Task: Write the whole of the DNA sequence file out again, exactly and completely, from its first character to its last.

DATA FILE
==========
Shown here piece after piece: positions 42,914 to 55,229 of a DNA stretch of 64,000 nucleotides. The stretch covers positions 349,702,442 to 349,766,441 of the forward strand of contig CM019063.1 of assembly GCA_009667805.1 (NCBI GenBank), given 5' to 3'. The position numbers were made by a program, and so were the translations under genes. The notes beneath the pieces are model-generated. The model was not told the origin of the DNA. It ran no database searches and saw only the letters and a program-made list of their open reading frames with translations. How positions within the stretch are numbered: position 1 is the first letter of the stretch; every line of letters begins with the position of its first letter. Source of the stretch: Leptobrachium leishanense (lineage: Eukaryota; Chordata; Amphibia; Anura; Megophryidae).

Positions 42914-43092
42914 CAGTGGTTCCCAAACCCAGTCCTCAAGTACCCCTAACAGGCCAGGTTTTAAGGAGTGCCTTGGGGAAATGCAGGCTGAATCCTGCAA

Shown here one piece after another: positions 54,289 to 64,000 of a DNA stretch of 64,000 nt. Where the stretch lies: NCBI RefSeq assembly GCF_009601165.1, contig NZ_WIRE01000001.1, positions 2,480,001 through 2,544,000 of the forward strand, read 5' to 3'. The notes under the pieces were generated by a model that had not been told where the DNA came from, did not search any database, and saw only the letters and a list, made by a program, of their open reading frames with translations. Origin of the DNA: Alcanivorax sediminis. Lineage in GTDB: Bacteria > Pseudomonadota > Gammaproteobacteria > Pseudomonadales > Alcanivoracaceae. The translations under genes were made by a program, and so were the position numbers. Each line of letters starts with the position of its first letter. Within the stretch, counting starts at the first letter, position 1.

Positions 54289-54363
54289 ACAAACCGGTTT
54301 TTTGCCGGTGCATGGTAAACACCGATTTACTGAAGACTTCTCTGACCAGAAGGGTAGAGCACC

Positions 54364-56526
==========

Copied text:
Shown here piece after piece: positions 42,914 to 55,229 of a DNA stretch of 64,000 nucleotides. The stretch covers positions 349,702,442 to 349,766,441 of the forward strand of contig CM019063.1 of assembly GCA_009667805.1 (NCBI GenBank), given 5' to 3'. The position numbers were made by a program, and so were the translations under genes. The notes beneath the pieces are model-generated. The model was not told the origin of the DNA. It ran no database searches and saw only the letters and a program-made list of their open reading frames with translations. How positions within the stretch are numbered: position 1 is the first letter of the stretch; every line of letters begins with the position of its first letter. Source of the stretch: Leptobrachium leishanense (lineage: Eukaryota; Chordata; Amphibia; Anura; Megophryidae).

Positions 42914-43092
42914 CAGTGGTTCCCAAACCCAGTCCTCAAGTACCCCTAACAGGCCAGGTTTTAAGGAGTGCCTTGGGGAAATGCAGGCTGAATCCTGCAA

Shown here one piece after another: positions 54,289 to 64,000 of a DNA stretch of 64,000 nt. Where the stretch lies: NCBI RefSeq assembly GCF_009601165.1, contig NZ_WIRE01000001.1, positions 2,480,001 through 2,544,000 of the forward strand, read 5' to 3'. The notes under the pieces were generated by a model that had not been told where the DNA came from, did not search any database, and saw only the letters and a list, made by a program, of their open reading frames with translations. Origin of the DNA: Alcanivorax sediminis. Lineage in GTDB: Bacteria > Pseudomonadota > Gammaproteobacteria > Pseudomonadales > Alcanivoracaceae. The translations under genes were made by a program, and so were the position numbers. Each line of letters starts with the position of its first letter. Within the stretch, counting starts at the first letter, position 1.

Positions 54289-54363
54289 ACAAACCGGTTT
54301 TTTGCCGGTGCATGGTAAACACCGATTTACTGAAGACTTCTCTGACCAGAAGGGTAGAGCACC

Positions 54364-56526